Arthur Robinson Brooks in his biosystematics laboratory (Saskatoon - 1950)
This scholarship is annually offered by the Entomological Society of Saskatchewan in commemoration of A. R. Brooks, insect collector and systematist.
Candidates must be registered as a full time student in the field of entomology in the College of Graduate Studies and Research at the Universities of Saskatchewan or Regina and have been registered for at least one academic year. The prize recipient must have an academic average equivalent to a "B" standing or above, and must have demonstrated the ability to make an outstanding contribution to entomology in Saskatchewan. A student may receive the prize only once.
Applications need to be submitted by October 1st of each year. Students who wish to apply for the scholarship should send their academic record, a list of publications, and a statement of interests, activities and accomplishments related to entomology to
2016: Congratulations to Stephen Srayko, M.Sc. candidate in the Department of Biology, University of Saskatchewan. His research focuses on the seasonal migration of corixids (commonly known as water boatmen) between wetland and river habitats in the Great Plains, and how this wetland based subsidy is important to the diets of riverine fish species. Arthur Brooks's key, the "Aquatic and Semiaquatic Heteroptera of Alberta, Saskatchewan, and Manitoba" (Brooks and Kelton, 1967) has also been instrumental to his work.
Left: Tyler Wist; Centre: Dave Halstead; Right: Stephen Srayko
2015: Congratulations to Edyta Sieminska, PhD. candidate in the Department of Biology, University of Saskatchewan. Edyta's work focuses on the pheromone ecology of several distinct populations of the bertha armyworm.
Left: Doug Baldwin; Centre: Edyta Sieminska; Right: Dave Halstead
2014: Congratulations to Marianna Horn, PhD. candidate in the Department of Biology, University of Saskatchewan. Marianna's research examines learning in damselflies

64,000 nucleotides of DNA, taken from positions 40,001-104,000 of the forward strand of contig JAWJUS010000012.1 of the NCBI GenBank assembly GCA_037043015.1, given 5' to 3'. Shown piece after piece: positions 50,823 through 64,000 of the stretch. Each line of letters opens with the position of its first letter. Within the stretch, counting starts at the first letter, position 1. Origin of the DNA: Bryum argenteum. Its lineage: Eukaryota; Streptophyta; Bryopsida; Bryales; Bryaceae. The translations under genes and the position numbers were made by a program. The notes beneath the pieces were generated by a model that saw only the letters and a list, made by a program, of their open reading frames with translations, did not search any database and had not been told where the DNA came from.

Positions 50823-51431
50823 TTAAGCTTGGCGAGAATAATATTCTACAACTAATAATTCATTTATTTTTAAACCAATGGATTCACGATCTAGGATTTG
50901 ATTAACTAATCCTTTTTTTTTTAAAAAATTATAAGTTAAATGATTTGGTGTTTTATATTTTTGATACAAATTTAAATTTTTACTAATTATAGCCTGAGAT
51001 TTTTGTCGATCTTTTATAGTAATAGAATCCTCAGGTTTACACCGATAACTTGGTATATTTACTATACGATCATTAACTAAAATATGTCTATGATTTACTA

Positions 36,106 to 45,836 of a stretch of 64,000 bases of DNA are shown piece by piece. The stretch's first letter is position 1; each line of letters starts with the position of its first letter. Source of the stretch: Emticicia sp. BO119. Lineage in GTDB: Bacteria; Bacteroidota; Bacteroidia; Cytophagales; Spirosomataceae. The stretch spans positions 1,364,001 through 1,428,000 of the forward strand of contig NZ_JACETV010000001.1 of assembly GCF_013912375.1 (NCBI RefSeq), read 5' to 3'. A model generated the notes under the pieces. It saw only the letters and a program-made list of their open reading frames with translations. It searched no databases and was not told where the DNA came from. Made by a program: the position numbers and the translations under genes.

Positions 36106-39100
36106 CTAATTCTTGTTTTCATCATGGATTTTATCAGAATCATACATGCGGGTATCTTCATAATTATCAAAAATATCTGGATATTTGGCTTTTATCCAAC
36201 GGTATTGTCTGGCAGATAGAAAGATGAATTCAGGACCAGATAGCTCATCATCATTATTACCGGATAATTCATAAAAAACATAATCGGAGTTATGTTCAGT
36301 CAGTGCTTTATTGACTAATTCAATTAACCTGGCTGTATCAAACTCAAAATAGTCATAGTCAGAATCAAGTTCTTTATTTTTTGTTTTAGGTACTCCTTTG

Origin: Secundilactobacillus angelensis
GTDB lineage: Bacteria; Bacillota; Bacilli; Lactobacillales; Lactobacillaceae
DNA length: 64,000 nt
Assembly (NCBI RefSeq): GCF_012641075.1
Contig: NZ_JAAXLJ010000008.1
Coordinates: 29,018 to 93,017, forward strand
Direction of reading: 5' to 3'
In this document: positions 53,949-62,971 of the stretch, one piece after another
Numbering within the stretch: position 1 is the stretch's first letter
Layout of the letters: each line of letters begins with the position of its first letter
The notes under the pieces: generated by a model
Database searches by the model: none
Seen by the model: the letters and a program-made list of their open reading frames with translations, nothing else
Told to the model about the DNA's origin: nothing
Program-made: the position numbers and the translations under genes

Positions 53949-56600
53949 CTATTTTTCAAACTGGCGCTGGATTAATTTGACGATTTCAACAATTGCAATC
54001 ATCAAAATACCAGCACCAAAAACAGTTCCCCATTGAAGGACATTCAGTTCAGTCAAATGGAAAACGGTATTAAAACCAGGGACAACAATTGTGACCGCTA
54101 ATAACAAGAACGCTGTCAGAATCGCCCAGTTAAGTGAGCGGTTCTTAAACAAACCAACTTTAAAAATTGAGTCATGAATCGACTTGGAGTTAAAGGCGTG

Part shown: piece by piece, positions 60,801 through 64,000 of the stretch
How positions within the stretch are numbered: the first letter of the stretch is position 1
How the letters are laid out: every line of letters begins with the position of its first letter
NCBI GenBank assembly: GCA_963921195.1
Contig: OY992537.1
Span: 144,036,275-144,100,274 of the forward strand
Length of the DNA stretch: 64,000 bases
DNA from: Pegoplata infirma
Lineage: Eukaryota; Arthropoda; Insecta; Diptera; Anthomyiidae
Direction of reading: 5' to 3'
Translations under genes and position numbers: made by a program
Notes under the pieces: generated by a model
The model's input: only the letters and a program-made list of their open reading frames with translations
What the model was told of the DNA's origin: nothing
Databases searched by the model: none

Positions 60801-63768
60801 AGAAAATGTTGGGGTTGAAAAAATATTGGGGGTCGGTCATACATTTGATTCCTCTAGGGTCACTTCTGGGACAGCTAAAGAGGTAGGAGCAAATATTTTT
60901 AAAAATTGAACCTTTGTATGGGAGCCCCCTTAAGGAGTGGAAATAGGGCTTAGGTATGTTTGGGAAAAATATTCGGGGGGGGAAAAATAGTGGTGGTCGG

Left: Dave Halstead; Centre: Marianna Horn; Right: Doug Baldwin
2013: Congratulations to Brittney Hoemsen, MSc. candidate in the Department of Biology, University of Saskatchewan. Brittney's research is concerned examines changes to benthic invertebrates community in response to sediment deposition in the northern great plains.
Left: Brittney Hoemsen; Right: Jeff Boone
2012: Congratulations to Iain Phillips, PhD. candidate in the Department of Biology, University of Saskatchewan. Iain's research is concerned with ecological assessment of benthic invertebrates in the South Saskatchewan River system.
Left: Iain Phillips; Right: Cedric Gillott
2008: Congratulations to Umut Toprak, M.Sc. candidate in the Department of Biology, University of Saskatchewan and winner of the A.R. Brooks Award in 2008. Umut’s thesis work is on intestinal mucins in the peritrophic matrix, an acellular, semi-permeable structure composed of chitin and proteins that lines the midgut of many insects.
Left: Dwayne Hegedus; Right: Umut Toprak
2006: Congratulations to Tyler Wist, M.Sc. candidate in the Department of Biology, University of Saskatchewan and winner of the A.R. Brooks Award in 2006. Tyler’s thesis work is on the pollination biology of Echinacea angustifolia and E. purpurea (Asteraceae) in Saskatchewan. Much of his work focuses on identifying the major pollinators of Echinacea in Saskatchewan and elucidating the pollination efficiency of individual insect species on the capitulum of Echinacea. In addition to his insect work on Echinacea, Tyler also studied pollinator attractants such as nectar and pollen and performed a microscopic study of the floral nectaries of both of these Echinacea species. Tyler is supervised by Dr. Art Davis.
Left to right: Dwayne Hegedus, Cedric Gillott, Tyler Wist, Art Davis
2005: Congratulations to Mr. Daniel Contreras who won the A.R. Brooks Award in 2005. Daniel is an M.Sc. candidate in the Department of Biology, University of Regina. Daniel’s graduate work deals with the molecular systematics and evolution of the grasshopper subfamily Gomphocerinae, and is being supervised by Prof. William Chapco.
Left to right: William Chapco, Daniel Contreras, Phil Currie
2004: Nina Mohr of the Department of Biology, University of Saskatchewan: Supervised by Dr. Jack Gray, Nina’s PhD work focuses on the flight and neuroethology of locusts in a swarm.
2003: Mano Benjamin of the Department of Biology, University of Sasktchewan: Supervised by Dr. Cedric Gillott and Dr. Martin Erlandson. Mano completed her M.Sc. work on the effect of Spinosad on flea beetles.